We all make mistakes. However within mental health services, whether we are a worker or a client we know that mistakes have a different status.
If we are workers, our mistakes will be seen through the perspective of the blame culture of the public services. This blame culture has consequences. Some workers will go off sick whilst others will resign. At the end of the day, hard pressed mental health services end up becoming even more hard pressed.
"My past mistakes are a source of regret and my fear of making new mistakes is the fear of experiencing that regret again. I still remember the visceral fear that mistakes can bring. However, growth is only possible when I challenge these feelings."
If we are clients we know that our mistakes imply shame, and failure to the extent that they "are" our mental health problems. The consequences of mistakes from whichever side of the fence we happen to be on seem disastrous. How can we approach our mistakes in ways which are more helpful?
Whether we are staff or clients we inevitably set ourselves unrealistic standards regarding our performance which we rarely meet. We need a different approach to mistakes. To quote Samuel Beckett we maybe need to “fail again and fail better”. If we are to turn failure into something positive, where should we look?
Let's see those jazz hands
Jazz musicians can teach us much about how we respond to mistakes. Miles Davis once said that it was important not to fear mistakes because “there are none”. Jazz musicians exploit their mistakes. The saxophonist Don Byas said that you may make a mistake by hitting the “wrong note” but you need to know how to make it “right”.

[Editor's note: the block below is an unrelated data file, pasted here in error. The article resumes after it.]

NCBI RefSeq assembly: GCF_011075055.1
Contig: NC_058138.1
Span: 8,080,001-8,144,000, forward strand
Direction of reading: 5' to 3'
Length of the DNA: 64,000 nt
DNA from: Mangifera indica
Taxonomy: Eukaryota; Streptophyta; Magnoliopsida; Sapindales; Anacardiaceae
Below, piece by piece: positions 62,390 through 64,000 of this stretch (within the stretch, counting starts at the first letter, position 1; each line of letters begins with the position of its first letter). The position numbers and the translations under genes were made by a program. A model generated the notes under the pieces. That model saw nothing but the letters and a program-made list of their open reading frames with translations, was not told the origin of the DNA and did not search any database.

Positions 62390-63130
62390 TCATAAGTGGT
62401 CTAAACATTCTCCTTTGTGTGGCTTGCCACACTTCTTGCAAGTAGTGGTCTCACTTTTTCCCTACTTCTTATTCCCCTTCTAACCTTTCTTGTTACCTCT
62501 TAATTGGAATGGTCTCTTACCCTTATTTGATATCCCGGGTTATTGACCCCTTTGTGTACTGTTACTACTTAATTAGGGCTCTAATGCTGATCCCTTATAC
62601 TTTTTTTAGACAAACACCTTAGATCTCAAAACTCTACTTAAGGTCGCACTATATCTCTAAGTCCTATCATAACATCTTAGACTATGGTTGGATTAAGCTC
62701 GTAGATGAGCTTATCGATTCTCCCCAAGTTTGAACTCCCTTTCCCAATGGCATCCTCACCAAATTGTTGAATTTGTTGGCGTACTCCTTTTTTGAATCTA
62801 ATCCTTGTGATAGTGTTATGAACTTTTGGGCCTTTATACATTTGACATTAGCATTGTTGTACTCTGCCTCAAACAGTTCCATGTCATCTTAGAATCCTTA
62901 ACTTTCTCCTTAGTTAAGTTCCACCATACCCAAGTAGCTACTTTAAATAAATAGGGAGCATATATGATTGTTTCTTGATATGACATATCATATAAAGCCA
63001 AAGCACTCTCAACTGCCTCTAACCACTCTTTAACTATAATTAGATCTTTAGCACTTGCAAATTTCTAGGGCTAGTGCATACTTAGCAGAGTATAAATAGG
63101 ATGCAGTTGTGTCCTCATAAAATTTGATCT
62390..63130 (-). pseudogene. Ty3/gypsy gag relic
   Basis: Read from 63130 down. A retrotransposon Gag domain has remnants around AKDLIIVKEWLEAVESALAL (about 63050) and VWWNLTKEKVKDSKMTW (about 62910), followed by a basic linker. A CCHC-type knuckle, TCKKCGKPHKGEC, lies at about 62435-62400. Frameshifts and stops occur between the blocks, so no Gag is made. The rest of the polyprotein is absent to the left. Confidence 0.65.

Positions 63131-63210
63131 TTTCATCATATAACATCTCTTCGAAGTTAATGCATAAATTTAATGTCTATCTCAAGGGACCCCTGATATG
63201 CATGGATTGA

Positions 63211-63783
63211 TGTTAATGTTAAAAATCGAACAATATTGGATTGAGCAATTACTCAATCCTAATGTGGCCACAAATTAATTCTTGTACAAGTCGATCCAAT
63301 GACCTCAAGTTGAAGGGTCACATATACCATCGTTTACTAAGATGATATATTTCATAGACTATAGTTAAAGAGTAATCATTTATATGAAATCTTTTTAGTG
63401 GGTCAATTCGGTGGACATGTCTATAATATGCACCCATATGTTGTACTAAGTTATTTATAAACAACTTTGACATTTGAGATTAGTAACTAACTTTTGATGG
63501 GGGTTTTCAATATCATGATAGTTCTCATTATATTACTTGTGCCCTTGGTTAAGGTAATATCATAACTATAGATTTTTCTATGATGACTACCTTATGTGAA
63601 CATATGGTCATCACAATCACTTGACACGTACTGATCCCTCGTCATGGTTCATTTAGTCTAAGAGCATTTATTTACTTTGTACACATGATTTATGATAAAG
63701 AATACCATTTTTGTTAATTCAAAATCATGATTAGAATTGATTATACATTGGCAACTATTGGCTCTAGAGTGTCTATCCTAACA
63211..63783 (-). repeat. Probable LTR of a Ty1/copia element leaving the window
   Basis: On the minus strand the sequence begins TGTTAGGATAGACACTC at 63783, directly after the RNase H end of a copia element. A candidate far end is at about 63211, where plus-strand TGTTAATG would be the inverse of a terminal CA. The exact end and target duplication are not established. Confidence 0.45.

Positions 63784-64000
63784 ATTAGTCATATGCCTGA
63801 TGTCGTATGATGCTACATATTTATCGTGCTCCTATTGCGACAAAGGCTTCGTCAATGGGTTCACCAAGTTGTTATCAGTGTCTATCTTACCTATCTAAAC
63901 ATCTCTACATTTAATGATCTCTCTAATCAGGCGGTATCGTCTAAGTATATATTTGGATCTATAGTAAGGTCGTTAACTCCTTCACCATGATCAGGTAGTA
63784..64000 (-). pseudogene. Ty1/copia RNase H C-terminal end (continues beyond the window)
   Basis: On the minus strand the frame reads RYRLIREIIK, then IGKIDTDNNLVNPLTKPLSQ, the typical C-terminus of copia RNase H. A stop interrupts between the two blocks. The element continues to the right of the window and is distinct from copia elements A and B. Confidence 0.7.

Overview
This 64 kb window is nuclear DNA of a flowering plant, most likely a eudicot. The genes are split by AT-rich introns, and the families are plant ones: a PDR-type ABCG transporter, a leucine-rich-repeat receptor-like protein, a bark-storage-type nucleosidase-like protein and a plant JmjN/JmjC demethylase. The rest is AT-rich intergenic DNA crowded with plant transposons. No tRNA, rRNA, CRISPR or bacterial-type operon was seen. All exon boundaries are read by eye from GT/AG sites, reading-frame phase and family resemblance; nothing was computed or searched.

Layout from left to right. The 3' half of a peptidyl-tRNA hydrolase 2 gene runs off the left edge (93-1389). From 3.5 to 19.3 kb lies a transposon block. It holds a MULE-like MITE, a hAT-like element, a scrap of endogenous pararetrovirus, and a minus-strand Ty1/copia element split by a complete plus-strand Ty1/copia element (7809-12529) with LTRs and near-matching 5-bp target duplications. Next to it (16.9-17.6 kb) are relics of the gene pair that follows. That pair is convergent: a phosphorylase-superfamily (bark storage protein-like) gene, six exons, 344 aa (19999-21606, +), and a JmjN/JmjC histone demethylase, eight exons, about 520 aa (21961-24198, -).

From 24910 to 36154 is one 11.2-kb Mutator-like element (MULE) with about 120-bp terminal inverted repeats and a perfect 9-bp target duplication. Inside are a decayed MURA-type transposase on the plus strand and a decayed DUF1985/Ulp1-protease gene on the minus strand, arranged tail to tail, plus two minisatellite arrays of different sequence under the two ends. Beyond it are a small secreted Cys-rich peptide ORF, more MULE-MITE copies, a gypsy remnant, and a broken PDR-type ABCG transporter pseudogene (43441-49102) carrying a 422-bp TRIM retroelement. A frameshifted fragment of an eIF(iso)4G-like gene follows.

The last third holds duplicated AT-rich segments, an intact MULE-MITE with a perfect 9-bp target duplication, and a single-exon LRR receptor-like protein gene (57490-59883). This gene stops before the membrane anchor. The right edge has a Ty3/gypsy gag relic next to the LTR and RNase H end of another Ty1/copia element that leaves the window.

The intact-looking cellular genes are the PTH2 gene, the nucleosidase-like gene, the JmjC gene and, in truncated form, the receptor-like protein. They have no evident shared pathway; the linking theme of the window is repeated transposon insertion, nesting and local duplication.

An experiment which monitored the brains of jazz musicians through MRI machines whilst they improvised revealed that the part of the brain responsible for creativity was more active whilst the part responsible for control - the part that is fearful of making mistakes - was less active. Jazz musicians were not inhibited by being worried about making mistakes. In doing this they were more free to be creative in the “present”. It is not coincidental that “present moment awareness” lack of self-consciousness and openness to new experiences are themes in many of the approaches of CBT.
In CBT we try to learn from our mistakes and “do” something different. This is not easy. If I do something different I know I will be held back by fears of “jumping out of the frying pan and into the fire”. What if I make things worse?
My past mistakes are a source of regret and my fear of making new mistakes is the fear of experiencing that regret again. I still remember the visceral fear that mistakes can bring.
However, growth is only possible when I challenge these feelings. Part of this challenge is about continuing to recognise that my mistakes make me human. If I can be compassionate to my mistakes I can begin to recognise the struggle that others may have with theirs. Learning from mistakes is not the same as romanticising them. Mistakes that lead to tragedies such as airplane crashes are still tragedies. However, mistakes are important. They are our “teachers”. We need to make sure that we follow the right lessons.